The Street by Ann Petry

Happy almost Easter!

Since I last wrote, I have finished my term in Cardiff and am currently staying at my parents’ house for Easter break. Whilst being here I have been working on essays and doing some reading for my dissertation. This is still in very early stages, so the books I am reading now may or may not actually make it into the dissertation. We shall see. I have just finished reading The Street (1946), by Ann Petry. It was the first novel written by an African-American woman to sell a million copies and despite this nobody I have spoken to has ever heard of it. Granted, I live in the UK, but there are just as many American novels in circulation here as British ones.

Set in Harlem in the 1940’s, the book centres around young mother Lutie Johnson, defiant and proud, determined to achieve a better life for her and her son, Bub. The apartment building she moves into has a motley crew of characters, including the super, who is a terrible, violent, manipulative human being, and his girlfriend, who only really interacts with him. Alongside these is a madam who runs a brothel out of her apartment, who repeatedly tells Lutie that she could easily make money if she could swallow her pride and sell her body, but also helps both Lutie and her son escape some sticky situations. Lutie encounters two unsavory gentlemen called Boots and Junto who also let her know she can make money through using her body. Although Lutie has the majority of the narrative, we hear from the other characters intermittently, which gives the reader the impression of looking into the windows of the building and making the narrative visceral and immersive.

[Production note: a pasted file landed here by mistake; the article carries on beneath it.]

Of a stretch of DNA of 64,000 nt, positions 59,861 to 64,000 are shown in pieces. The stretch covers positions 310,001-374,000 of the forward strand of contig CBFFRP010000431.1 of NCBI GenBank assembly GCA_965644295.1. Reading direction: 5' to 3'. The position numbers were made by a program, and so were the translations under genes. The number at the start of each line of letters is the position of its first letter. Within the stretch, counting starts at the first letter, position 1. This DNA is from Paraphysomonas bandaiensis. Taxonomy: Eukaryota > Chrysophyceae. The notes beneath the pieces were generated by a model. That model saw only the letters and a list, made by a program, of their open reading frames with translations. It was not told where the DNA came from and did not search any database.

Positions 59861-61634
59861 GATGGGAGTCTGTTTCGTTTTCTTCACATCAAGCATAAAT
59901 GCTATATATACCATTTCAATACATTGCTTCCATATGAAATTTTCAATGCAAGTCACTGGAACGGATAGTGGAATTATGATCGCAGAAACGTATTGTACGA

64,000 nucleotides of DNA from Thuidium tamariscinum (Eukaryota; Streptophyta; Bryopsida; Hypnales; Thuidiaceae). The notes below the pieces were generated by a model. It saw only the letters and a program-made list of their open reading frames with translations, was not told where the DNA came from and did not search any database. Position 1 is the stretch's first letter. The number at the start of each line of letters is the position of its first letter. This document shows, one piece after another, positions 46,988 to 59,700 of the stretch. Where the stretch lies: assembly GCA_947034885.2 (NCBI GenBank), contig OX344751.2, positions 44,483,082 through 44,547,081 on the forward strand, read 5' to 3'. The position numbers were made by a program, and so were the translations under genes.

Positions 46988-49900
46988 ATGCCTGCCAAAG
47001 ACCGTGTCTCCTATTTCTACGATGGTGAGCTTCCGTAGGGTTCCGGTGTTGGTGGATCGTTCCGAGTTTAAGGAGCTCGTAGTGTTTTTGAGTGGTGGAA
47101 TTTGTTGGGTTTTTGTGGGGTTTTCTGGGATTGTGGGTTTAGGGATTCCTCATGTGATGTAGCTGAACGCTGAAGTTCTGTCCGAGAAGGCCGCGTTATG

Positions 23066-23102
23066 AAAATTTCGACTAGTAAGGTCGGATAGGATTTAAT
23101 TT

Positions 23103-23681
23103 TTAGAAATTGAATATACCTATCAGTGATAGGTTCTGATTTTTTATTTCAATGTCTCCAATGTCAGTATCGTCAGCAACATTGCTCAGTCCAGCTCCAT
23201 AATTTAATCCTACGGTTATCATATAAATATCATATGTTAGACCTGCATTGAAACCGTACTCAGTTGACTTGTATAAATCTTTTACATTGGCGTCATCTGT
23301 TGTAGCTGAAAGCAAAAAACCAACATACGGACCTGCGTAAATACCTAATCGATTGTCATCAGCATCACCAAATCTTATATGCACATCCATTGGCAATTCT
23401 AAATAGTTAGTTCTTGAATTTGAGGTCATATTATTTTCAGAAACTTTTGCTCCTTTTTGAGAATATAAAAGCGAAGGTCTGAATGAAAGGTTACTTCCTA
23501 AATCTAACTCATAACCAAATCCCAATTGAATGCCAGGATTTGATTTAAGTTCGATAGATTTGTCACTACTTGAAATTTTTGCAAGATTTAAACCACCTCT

It’s not a happy book, and from other reading I have done it paints a very accurate picture of the life of an African-American woman living in the 40’s. Due to the war and the depression it was easier for women than men to gain employment, as poorly paid as it was, meaning Lutie has to raise her son and save money with no help from her husband, who quite quickly takes up with another woman. In the second part of the book, the reader feels more and more Lutie’s frustration with her situation and inability to change such a racist and stagnant society. Her desperation and the knowledge that she is fighting a losing battle means that eventually she snaps, and the novel ends bleakly.

I would recommend this book to anybody; after the first few chapters I really struggled to put it down and the characters are incredibly well-formed. The next book I will be reading is another Petry novel called The Narrows, and after reading The Street, I can’t wait.

 

Thanks for reading!

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